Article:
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Université de Moncton name change could cost nearly $4.6M

Historian Maurice Basque and political scientist Stéphanie Chouinard present a report on the possible implications of a name change at the Université de Moncton. (Nicolas Steinbach/Radio-Canada - image credit)
Historian Maurice Basque and political scientist Stéphanie Chouinard present a report on the possible implications of a name change at the Université de Moncton. (Nicolas Steinbach/Radio-Canada - image credit)

A report ordered by the Université de Moncton estimates it would cost about $4.6 million to change the institution's name and could create budgetary pressures.

The review comes after renewed calls by Acadian groups to rename the school as it celebrates its 60th anniversary this year. The university was named after the city — which was named for Robert Monckton, an 18th-century British military figure who was involved in the deportation of Acadians.

On Friday, political scientist Stéphanie Chouinard and historian Maurice Basque revealed a 52-page report on the possibility of changing the name. Earlier this year, the university's board of governors tasked them with examining the political, social, legal and economic aspects of the issue.

The report examined case studies of historical name changes at other post-secondary institutions in the U.S. and Canada, including Toronto Metropolitan University, Utah Tech University and the University of Mississippi. It looked at the processes used to make a decision, costs and economic implications.

Chouinard, a professor at Queen's University and the Royal Military College of Canada, said the institutions considered three primary approaches: keeping the original name, choosing a new name, or re-contextualizing the name.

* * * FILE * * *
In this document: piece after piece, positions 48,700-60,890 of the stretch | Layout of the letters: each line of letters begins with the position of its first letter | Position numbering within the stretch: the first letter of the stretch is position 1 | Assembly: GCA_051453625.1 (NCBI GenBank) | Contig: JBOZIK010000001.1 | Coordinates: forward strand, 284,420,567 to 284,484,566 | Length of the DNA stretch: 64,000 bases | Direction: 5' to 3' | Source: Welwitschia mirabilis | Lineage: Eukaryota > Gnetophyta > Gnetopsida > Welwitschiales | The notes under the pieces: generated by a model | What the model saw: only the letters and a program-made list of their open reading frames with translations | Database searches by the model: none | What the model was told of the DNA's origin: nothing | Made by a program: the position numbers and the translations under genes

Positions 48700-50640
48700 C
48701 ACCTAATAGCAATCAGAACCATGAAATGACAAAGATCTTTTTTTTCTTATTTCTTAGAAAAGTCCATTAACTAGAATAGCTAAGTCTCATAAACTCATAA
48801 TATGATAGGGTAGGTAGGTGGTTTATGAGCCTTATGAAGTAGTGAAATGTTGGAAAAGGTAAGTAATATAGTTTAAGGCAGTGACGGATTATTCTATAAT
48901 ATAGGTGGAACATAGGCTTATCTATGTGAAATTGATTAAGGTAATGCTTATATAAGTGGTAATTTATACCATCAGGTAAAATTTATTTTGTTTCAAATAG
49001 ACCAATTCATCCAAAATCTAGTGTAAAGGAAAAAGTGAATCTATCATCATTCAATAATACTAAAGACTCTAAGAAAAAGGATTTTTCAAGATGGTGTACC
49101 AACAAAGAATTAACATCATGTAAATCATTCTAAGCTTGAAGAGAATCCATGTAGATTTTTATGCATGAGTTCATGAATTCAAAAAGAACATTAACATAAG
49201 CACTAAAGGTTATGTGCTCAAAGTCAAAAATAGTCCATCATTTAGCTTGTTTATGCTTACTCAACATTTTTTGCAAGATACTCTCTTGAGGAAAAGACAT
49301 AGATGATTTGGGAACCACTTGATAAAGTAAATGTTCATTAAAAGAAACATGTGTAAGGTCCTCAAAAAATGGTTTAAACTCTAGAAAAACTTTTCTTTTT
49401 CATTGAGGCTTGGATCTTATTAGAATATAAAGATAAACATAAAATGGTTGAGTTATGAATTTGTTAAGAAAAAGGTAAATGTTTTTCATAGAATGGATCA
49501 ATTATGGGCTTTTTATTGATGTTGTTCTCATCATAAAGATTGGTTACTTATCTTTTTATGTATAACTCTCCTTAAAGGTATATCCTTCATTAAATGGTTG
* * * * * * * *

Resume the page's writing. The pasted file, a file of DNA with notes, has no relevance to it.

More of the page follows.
The report was presented at the Université de Moncton on Friday and will now be reviewed by the board of governors.
The report was presented at the Université de Moncton on Friday and will now be reviewed by the board of governors.

The report was presented at the Université de Moncton on Friday and will now be reviewed by the board of governors. (Nicolas Steinbach/Radio-Canada)

One of the risks, Chouinard said, is losing name-recognition or "discoverability" when potential students are searching for the university online. She said during the start of the name change at Toronto Metropolitan University, people searching "Ryerson" were not being redirected.

"They noticed there were some missed opportunities in terms of students who possibly were looking for a program they offered, but in their searches, their institution for the first six months following the name change, simply did not appear in their searches," she said.

However, Chouinard said the advantage for Université de Moncton is that the school is well-known in its community.

"The furthest you get away from Moncton, the higher the risk becomes, is essentially what we can translate from what we've heard on the ground," she said.

Costs of a new name

The report outlines an analysis of costs for an eventual name change at Université de Moncton, putting the total estimated expense at $4,589,000.